Why is the UCP’s pension reform pitch so wildly unrealistic?
Two possible reasons: either they’re complete idiots, or they have larger goals in mind.
The mass mailing to Alberta households that started landing Thursday gives plenty of clues.
It continues to repeat the fiction of Alberta being owed more than $300 billion from the Canada Pension Plan.
Nobody, not even the drivers of this steamroller, believes such a sum can be extracted from the CPP. No provincial or federal leader outside Alberta has voiced a word of support, only alarmed opposition.
But the card in the mailbox insists that an Alberta plan would save $5 billion a year. Employees and companies would pay $1,425 less in annual contributions to an Alberta pension.
And this system would be so flush that Albertans could get a “large bonus payment” when they retire.
It’s all based on the imaginary $334 billion. The UCP is using the most extreme numbers, based on several possible interpretations of the Canada Pension Plan Act.
The mail-out has all the bluster of a campaign promise that will never be kept. This a certainly a campaign, but it’s not really about the pension at all.
The UCP is trying to show how much the province has contributed, and how the country would suffer if the federal Liberals suppress the economy with climate measures and direct control of resource projects.
That basic message has been constantly repeated for many years by Alberta conservative governments. Canadians elsewhere are used to it. They nod and tune out.
But the pension shock treatment seems to threaten the retirement benefits for other Canadians. Real money from real people.
The country has snapped awake. A national meeting of finance ministers will be held to get answers from Alberta.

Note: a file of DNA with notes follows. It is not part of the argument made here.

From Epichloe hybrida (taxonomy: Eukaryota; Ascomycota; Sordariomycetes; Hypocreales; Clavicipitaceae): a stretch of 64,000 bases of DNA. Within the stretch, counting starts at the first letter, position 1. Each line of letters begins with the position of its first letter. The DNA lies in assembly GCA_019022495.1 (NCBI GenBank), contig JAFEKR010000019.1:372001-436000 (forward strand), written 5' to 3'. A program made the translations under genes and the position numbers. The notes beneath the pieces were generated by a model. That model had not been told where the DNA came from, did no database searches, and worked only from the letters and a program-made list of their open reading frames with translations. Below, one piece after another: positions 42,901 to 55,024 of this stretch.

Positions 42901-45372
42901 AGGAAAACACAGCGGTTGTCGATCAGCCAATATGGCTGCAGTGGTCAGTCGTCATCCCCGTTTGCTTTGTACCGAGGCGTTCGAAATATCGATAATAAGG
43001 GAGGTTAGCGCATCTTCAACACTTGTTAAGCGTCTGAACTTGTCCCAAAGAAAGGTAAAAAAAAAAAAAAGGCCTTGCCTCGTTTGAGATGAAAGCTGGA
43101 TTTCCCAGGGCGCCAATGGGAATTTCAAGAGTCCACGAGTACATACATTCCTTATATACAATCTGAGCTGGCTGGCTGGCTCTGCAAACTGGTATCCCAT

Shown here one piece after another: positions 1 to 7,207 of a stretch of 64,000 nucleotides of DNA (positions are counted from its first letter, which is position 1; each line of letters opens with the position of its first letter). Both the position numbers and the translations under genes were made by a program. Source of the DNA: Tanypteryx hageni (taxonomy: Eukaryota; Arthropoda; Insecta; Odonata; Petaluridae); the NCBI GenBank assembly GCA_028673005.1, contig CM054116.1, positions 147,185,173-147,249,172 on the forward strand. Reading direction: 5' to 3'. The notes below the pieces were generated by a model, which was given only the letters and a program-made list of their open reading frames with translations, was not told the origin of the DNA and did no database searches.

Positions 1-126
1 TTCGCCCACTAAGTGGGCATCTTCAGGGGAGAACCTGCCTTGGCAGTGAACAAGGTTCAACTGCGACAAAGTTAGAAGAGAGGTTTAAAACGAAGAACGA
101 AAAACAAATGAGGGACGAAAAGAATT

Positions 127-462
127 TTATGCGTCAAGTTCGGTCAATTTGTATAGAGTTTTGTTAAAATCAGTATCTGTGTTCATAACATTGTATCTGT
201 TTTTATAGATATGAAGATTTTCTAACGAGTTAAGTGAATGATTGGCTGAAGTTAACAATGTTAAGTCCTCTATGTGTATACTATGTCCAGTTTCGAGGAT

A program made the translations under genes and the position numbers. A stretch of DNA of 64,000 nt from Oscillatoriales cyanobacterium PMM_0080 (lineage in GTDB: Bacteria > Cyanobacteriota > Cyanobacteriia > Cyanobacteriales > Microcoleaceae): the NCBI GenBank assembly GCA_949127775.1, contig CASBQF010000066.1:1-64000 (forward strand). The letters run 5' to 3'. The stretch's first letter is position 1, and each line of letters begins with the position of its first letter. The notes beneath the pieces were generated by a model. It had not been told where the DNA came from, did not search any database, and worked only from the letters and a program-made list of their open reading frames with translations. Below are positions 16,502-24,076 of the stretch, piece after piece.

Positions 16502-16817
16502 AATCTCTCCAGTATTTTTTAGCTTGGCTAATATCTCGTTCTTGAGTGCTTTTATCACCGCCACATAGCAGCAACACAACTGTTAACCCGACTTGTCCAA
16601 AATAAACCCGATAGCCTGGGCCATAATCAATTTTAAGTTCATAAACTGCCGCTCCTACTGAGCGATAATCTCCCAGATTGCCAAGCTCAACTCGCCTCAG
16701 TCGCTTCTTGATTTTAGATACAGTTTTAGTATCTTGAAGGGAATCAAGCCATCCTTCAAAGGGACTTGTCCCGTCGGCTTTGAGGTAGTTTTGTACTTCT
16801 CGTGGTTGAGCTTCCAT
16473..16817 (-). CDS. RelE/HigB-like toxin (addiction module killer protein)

I don’t believe there’s been such a visceral response to anything Alberta has done since the late Progressive Conservative premier Peter Lougheed cut oil shipments to Ontario refineries in the spring of 1981.
Like the pension drive, Lougheed’s startling move threatened people’s daily lives. That really gets attention, far more than any legalisms about the constitution or federal legislation.
With its pension demand, the UCP offers no sympathy to the rest of Canada, not a word about how other people’s pensions might be affected if Alberta makes off with more than half the CPP assets.
Many Albertans are offended by that omission, including me. But that, too, seems calculated.
The message is not intended to be gentle. It’s meant to send a stark signal to the country, as well as please the Free Alberta and Take Back Alberta people in Premier Danielle Smith’s party.
From both those perspectives, it’s probably working.
Albertans do pay more into the national pension plan — and also employment insurance — than other Canadians. Because the population is younger and more regularly employed, they also take less out.
But this isn’t federal oppression. It’s a direct result of higher general prosperity and wage levels. We pay more because we have more.
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The premier and her ministers know this full well. They also realize, and never mention, that the CPP is a federal bargain with individuals, not with provinces. But they claim the CPP money as if it belonged to the provincial government.
Remarks in 2019 from Ben Eisen, a senior fellow at the UCP-friendly Fraser Institute, gave a prescient view of the UCP’s thinking today.
“Now, there’s nothing wrong with Alberta paying more in taxes than it receives in programs and services — this is primarily because per-capita incomes in the province are still higher than anywhere else in Canada,” he wrote.
“Still, it’s critical for Canadians across the country to recognize the magnitude of Alberta’s contribution to the health of the country’s finances, and to therefore understand how important a prosperous Alberta is to the well-being of the country.”
That’s exactly what all this fuss is about. Unfortunately, the effort to shock Canada also misleads Albertans.
Don Braid’s column appears regularly in the Herald